Energy harvesting, also known as power scavenging, is the term used to describe methods for powering IoT devices from its local environment, rather than by mains power or primary batteries. The main sources of environmental power are photovoltaic, thermoelectric, kinetic, and radio frequency. These are complement by energy harvesting and power storage systems.
A key misconception is that people equate power scavenging with perpetual life, that device will run forever. However, all systems have limitations. For example, a rechargeable cell powered by a solar panel will die after a period of time or a set number of cycles. So the intelligent design of energy harvesting systems is important, and this may or may not include a battery.
Kinetic energy harvesting systems are powered by physical motion. Available wherever thing are moving. Examples range from sources of micro-power, such as switches/buttons and watches/wearables through to larger sources such as wind and water.
The micro-sources produce a small spike of energy that is just enough to send a small piece of information. The larger sources do not have to be traditional wind power or hydroelectric systems. From an IOT perspective, it is possible to create miniature devices that fit inside pipes to power a single device.
It is possible to fit energy harvesting devices inside pipes with moving water to power an IOT device measuring the flow in remote locations.
Thermoelectric energy harvesting systems are powered by differences in temperature, usually between a source at a higher or lower temperature and the ambient environment. Thermoelectric sources are often available in industrial settings which often have, for example, cold or hot pipes. There are even products that can generate power from the difference between skin temperature and the surrounding air, to power a wearable device.
Solar, also known as optical energy, has been used for a long time has been used in many different applications because the power density that can be generated from a solar cell is reasonable significant for its size. The main challenge with optical energy is to model how big a solar panel, and associated power storage system, needs to be to make sure that an IoT system will function through natural variations in light levels and in the worst case scenario.
RF energy harvesting system, and the closely related induction charging, can extract energy from radio waves, in the same way that old crystal set radios extracted enough energy from AM broadcasts to listen to them without a batter. However, this approach has the lowest efficiency of all the harvesting techniques because the amount of power that must be broadcast in order to get a tiny little bit of power exchange over even a small distance is huge.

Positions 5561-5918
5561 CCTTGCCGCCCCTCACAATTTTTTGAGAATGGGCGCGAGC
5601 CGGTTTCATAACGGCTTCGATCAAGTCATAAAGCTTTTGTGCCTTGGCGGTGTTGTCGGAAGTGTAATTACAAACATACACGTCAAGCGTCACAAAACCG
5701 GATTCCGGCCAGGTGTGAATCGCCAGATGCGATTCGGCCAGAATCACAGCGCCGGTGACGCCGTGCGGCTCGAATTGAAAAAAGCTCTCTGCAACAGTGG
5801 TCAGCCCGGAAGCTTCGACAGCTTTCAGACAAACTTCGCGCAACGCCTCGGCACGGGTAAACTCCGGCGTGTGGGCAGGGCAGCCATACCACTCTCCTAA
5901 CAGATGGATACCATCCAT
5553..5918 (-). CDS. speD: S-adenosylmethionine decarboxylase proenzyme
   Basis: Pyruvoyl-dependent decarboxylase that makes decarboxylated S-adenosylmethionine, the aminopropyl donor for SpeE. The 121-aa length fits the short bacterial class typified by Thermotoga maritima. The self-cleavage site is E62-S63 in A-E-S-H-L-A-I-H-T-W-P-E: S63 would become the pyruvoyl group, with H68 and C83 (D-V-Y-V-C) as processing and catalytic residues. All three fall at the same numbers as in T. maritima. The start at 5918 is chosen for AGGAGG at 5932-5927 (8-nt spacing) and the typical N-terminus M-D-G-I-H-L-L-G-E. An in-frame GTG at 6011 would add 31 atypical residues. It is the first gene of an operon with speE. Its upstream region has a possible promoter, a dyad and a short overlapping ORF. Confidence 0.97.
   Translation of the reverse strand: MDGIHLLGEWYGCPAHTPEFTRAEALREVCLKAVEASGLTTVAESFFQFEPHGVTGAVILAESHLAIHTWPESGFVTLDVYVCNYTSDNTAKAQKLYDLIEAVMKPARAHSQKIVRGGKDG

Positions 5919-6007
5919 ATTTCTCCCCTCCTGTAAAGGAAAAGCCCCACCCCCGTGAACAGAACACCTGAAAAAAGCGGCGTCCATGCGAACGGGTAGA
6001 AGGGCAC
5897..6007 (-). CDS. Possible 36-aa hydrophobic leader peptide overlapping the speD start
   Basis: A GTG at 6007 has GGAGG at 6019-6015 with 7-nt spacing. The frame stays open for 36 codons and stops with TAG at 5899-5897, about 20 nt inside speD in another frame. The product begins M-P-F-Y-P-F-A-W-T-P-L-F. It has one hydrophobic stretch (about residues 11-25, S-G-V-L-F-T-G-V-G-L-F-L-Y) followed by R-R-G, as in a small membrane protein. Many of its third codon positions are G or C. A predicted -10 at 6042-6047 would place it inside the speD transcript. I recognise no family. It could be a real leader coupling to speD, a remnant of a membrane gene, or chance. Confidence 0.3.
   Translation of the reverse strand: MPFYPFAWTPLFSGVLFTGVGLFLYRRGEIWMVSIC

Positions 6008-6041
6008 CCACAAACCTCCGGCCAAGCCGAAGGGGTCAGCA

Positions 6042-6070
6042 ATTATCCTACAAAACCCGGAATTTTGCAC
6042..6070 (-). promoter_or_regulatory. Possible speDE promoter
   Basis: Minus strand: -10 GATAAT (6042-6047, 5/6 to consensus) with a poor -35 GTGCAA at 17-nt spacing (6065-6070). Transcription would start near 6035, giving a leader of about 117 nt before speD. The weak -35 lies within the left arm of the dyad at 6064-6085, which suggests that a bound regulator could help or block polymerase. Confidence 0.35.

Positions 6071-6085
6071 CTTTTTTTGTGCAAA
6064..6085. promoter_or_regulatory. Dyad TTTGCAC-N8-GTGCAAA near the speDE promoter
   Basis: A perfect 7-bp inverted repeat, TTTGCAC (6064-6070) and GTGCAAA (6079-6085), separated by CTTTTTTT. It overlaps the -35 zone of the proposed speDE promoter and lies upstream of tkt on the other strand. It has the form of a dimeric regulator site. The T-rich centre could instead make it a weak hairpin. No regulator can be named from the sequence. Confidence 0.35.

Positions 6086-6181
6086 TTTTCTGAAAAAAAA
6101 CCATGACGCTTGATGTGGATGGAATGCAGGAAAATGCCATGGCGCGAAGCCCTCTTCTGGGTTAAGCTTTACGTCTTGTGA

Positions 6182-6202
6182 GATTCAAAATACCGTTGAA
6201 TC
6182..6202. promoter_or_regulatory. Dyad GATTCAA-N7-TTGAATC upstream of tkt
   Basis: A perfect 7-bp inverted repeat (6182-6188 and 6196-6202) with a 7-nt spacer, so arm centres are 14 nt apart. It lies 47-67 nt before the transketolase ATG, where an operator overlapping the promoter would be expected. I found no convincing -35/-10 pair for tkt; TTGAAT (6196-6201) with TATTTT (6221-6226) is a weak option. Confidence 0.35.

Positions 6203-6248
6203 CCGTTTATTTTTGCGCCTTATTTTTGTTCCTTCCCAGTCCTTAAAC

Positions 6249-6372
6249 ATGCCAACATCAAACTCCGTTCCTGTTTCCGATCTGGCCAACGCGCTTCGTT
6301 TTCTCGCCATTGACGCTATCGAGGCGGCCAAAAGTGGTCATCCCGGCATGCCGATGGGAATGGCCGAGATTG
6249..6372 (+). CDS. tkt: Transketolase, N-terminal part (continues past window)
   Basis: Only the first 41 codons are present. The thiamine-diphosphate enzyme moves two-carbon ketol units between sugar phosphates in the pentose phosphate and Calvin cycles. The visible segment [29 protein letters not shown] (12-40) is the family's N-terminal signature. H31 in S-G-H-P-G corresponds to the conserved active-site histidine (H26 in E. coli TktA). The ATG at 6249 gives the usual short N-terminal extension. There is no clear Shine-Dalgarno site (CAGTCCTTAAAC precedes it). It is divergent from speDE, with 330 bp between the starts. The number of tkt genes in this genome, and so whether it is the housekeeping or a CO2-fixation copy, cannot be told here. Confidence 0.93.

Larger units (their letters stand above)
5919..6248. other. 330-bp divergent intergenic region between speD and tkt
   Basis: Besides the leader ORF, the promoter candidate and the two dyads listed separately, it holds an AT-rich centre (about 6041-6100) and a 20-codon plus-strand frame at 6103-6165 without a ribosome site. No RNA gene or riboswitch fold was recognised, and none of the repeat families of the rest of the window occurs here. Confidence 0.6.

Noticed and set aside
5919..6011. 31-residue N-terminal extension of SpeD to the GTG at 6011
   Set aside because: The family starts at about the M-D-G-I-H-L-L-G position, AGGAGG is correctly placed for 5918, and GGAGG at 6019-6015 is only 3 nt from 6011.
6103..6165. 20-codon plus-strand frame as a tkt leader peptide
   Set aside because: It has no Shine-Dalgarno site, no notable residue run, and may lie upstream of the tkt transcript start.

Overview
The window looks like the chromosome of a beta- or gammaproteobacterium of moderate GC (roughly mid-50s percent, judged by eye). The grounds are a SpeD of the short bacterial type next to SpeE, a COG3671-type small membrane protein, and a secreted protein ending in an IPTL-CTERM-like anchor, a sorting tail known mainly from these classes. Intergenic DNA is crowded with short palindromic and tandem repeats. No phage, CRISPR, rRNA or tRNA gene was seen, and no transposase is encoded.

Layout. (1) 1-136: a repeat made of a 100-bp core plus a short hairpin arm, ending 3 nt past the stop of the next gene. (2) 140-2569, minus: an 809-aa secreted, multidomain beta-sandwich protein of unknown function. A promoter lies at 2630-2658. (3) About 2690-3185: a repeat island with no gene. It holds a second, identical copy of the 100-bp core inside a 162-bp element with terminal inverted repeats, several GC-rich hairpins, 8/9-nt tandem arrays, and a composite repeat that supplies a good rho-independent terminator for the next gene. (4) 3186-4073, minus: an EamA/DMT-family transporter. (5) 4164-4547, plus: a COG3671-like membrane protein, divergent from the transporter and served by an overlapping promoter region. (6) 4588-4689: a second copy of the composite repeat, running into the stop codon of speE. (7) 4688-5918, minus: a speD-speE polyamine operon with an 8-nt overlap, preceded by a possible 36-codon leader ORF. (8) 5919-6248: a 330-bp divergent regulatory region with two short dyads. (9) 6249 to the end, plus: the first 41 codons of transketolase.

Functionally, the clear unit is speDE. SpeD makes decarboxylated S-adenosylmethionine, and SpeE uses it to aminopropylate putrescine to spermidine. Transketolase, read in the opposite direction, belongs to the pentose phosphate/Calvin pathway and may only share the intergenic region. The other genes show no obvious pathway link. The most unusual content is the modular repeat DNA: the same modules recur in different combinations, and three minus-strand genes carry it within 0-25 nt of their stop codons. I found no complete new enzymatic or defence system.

The most useful example of this technique is the use of passive RFID tags, which normally consist of a tiny chip and very thin antenna. As the RFID tag passes through a gate or scanner, there is a wireless power exchange that's very short range. The main reason RFID tags can be manufactured for few cents and last such a long time is because have no battery.
The main engineering challenge is knowing when it is appropriate to use energy harvesting. There are a small number of applications where energy harvesting just makes sense, such as switches and some solar cells on devices that are visited regularly. However, many people fall into the trap of including energy harvesting in their IoT design because they can, when it fact it might not make sense to use it. For example, a kinetically charged dog tracking collar is possible but a battery may much more cost effective.
- Possible applications where energy harvesting does make sense are:
- Unusual form factors –e,g, where you've got to get something really thin, woven into clothing etc.
- Massive deployment applications – e.g. where it's not commercially feasible to replace or recharge batteries.
- Inconvenient locations – e.g. places that are really difficult to get to.
Power storage option range from batteries through super-capacitors to solid-state options. The main factors to consider are cycle life, before the component needs to be replaced, the rate at which it goes flat, the overall storage capacity and the length of time the charge is available to execute the IoT device’s function.
A comparison of common power storage options. Diagram curtesy of Simon Blyth, LX Group.
High density rechargeable battery technologies generally have a self-discharge problem and can be hard to charge up using the small sources of power available via some sources of energy harvesting. Super capacities obviously only hold their charge for a very short time but provide an alternative in the right contexts, particularly where the device is being charged/discharged frequently. Examples may be on rotating equipment etc.
Energy harvesting chips
Many manufacturers are now making chip-based solutions that make it easier to design an energy harvesting system into an IoT device.
Comparison of a range of chip-based energy harvesting systems. Diagram curtesy of Simon Blyth, LX Group.
Selection of the right energy harvesting chip would relate to the overall architecture and design of the IoT device.
Key suppliers of energy harvesting technologies include:
- Infinite Power Solutions
Sources: Information on this page was primarily sourced from the following:
- A webinar titled Power Scavenging in IoT Design by Simon Blyth, CEO, LX Group
Edited by Tim Kannegieter